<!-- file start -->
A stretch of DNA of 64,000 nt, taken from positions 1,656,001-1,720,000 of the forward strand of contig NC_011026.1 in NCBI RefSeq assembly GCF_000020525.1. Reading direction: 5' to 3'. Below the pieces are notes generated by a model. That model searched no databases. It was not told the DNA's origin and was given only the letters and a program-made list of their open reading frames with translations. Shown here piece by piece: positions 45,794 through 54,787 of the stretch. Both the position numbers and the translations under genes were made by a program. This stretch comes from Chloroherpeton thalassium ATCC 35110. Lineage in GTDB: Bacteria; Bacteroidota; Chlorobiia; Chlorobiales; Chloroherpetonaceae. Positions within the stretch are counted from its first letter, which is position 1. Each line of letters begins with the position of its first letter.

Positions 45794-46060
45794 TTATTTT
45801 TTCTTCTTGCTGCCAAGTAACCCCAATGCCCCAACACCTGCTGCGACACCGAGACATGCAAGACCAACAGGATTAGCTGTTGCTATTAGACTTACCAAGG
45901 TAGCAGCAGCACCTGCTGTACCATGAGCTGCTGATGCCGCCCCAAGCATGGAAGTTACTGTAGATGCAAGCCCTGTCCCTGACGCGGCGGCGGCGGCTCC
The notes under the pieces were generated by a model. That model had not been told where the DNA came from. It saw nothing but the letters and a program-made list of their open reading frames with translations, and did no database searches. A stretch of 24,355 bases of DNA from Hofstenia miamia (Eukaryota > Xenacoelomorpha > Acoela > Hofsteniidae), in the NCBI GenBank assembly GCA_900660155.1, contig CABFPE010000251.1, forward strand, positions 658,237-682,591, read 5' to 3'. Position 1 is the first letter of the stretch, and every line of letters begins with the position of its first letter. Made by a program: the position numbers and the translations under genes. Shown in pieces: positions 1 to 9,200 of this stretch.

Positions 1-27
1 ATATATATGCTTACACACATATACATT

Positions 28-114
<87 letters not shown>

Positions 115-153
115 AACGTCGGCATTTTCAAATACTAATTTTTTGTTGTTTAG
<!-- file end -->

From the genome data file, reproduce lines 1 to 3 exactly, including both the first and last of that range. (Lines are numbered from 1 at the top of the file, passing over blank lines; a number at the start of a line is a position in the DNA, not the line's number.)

A stretch of DNA of 64,000 nt, taken from positions 1,656,001-1,720,000 of the forward strand of contig NC_011026.1 in NCBI RefSeq assembly GCF_000020525.1. Reading direction: 5' to 3'. Below the pieces are notes generated by a model. That model searched no databases. It was not told the DNA's origin and was given only the letters and a program-made list of their open reading frames with translations. Shown here piece by piece: positions 45,794 through 54,787 of the stretch. Both the position numbers and the translations under genes were made by a program. This stretch comes from Chloroherpeton thalassium ATCC 35110. Lineage in GTDB: Bacteria; Bacteroidota; Chlorobiia; Chlorobiales; Chloroherpetonaceae. Positions within the stretch are counted from its first letter, which is position 1. Each line of letters begins with the position of its first letter.

Positions 45794-46060
45794 TTATTTT